Washington managed to avert the fiscal cliff at the last moment last week. Most of the Bush-era tax cuts remain in place, except for a 2% hike in the Social Security payroll tax and rates for high-income earners, in addition to a 40% estate tax on assets of over $5 million. Further drama will be postponed for a few months.
The news improved the outlook for the U.S. economy and rang in the New Year with the biggest one-day rally in stocks in over a year.
Another big story last week also added to investors' euphoria came via minutes from the December meeting of the Federal Reserve's Open Market Committee, which revealed that several members of the central bank's policy-setting arm expressed a desire to remove its quantitative easing sooner rather than later - perhaps by the end of 2013.
While we're encouraged by recent signs that the U.S. economy is improving - as is another important driver of global growth, China - we wouldn't put too much hope in the Fed's ability any time soon to safely remove its foot from the monetary gas pedal (via monthly purchases totaling about $85 billion in longer-term bonds and mortgage securities).
Mindful of the austerity likely to be imposed by Washington this year, through some combination of tax hikes and reduced spending, the Fed's policy statement from that same December FOMC meeting conceded, "The committee remains concerned that, without sufficient policy accommodation, economic growth might not be strong enough to generate sustained improvement in labor market conditions."
Furthermore, the Fed defined its expectations, stating its anticipation that the current exceptionally low range for interest rates and quantitative easing will remain appropriate:
At least as long as the unemployment rate remains above 6 1/2%, inflation between one and two years ahead is projected to be no more than 1/2%age point above the Committee's 2% longer-run goal, and longer-term inflation expectations continue to be well anchored.
Unemployment continues at a lofty 7.8%. Moreover, the U-6 measure of unemployment, including those who work part-time due to the dearth of full-time work, also remains stubbornly high at 14.4%. So we'd need an impressive expansion in coming months in order for the Fed to retreat from its ultra easy monetary policies. And even then, Fed Chairman Bernanke will be reluctant to change course.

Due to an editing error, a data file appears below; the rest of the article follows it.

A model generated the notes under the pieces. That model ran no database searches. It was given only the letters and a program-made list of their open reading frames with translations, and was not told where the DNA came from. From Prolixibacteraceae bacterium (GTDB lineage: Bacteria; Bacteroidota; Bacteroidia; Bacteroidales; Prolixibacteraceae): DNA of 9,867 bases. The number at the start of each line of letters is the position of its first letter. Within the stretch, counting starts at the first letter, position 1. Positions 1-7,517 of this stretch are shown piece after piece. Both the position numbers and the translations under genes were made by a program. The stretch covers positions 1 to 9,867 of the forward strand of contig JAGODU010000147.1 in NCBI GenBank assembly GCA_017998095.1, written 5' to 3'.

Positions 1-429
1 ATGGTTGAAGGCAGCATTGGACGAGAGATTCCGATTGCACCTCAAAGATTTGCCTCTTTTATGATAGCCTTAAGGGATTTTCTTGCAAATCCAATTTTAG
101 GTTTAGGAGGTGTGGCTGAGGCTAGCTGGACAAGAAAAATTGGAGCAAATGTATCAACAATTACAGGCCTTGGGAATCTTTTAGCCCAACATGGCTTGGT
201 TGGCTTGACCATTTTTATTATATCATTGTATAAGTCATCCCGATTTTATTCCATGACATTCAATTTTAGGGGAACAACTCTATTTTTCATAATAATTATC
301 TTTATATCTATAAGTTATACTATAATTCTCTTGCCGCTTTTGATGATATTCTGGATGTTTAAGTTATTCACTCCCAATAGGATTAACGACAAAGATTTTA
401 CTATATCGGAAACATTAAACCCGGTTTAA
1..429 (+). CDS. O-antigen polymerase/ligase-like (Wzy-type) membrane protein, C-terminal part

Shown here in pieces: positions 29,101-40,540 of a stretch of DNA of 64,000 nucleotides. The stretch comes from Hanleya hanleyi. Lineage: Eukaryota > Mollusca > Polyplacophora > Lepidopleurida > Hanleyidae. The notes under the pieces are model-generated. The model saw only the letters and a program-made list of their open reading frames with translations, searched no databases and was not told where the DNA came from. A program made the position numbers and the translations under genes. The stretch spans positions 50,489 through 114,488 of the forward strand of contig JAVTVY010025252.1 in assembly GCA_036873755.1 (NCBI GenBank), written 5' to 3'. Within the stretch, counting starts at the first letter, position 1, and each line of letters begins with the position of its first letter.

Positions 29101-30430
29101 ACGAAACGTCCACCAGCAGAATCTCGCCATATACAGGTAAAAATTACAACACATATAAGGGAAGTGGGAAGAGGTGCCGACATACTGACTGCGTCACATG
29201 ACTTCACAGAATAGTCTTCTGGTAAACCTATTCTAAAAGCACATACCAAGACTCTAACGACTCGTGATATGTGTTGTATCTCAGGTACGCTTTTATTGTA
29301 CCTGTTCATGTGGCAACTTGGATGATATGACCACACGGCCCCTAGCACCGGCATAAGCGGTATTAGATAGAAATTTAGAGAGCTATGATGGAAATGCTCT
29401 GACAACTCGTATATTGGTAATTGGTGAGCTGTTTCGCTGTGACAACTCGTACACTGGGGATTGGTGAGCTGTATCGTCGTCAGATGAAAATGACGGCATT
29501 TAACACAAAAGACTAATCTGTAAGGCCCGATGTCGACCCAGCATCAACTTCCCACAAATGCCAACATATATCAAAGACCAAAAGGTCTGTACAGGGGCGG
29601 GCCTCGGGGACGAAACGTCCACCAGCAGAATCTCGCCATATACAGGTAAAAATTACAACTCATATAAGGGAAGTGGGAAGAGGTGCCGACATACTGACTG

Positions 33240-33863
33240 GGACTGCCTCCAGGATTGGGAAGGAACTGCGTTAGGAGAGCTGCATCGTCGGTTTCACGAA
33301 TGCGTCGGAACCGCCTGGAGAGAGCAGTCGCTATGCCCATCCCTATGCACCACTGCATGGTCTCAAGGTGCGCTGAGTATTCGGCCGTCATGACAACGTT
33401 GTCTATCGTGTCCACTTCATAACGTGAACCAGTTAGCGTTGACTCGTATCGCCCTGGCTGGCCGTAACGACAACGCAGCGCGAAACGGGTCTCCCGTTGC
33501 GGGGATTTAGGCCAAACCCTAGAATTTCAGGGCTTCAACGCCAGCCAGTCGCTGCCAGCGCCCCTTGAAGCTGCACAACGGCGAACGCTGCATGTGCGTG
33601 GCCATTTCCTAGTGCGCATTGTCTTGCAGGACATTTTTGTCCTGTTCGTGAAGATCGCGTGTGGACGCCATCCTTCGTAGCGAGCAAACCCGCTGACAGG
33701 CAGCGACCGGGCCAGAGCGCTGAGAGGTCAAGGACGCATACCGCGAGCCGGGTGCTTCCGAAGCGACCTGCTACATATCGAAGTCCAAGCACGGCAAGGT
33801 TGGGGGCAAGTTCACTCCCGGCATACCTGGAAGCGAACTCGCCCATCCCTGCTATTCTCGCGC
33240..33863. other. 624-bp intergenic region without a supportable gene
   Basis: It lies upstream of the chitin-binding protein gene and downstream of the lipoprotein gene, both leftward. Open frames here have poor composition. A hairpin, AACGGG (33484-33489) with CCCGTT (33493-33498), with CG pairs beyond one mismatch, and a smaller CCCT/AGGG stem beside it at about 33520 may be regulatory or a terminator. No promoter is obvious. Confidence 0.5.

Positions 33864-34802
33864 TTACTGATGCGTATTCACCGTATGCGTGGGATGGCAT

Let's recall that Bernanke is a scholar of the Great Depression. He knows better than anyone what happened after the Central Bank prematurely tightened credit in 1937: The economy, which had been on the mend, contracted sharply once again, prolonging the dreadful effects of the Depression. Bernanke has stated repeatedly that the Fed will not make that same mistake twice.
Given the Fed policies currently in place, we're somewhat optimistic on the economic outlook for the year ahead. However, that optimism does not preclude the possibility of a sizeable stock market correction along the way.
Actually, Bernanke would probably welcome such a pullback - as this would give him cover to stay the course on QE until the economy is truly healed. After all, a little inflation would be far more tolerable than longer lines at the unemployment office or a stiff downturn in corporate profits or both. Of course, judging from the December policy minutes, that view is apparently not shared by all his fellow governors.
Keep in mind also that the level of strong growth required to get the Fed to abandon QE would also entail considerable upward pressure on commodity prices. In turn, that would hurt corporate profits, quite likely short-circuit the recovery, and lead to a drop in share prices.
But for now stocks are acting well, so we'll give equities the benefit of the doubt. The advance has been broad-based with small capitalization shares hitting an all-time high this week. The healthiest markets are frequently those in which the small caps outperform the blue chips, as they are today. Those little guys, incidentally, will thrive if inflation picks up - as long as it's accompanied by at least some positive economic growth.
To profit from this trend, consider names like medical device maker Rochester Medical (ROCM), leading tire manufacturer Titan International (TWI), or offshore oil & gas contractor Helix Energy Solutions (HLX).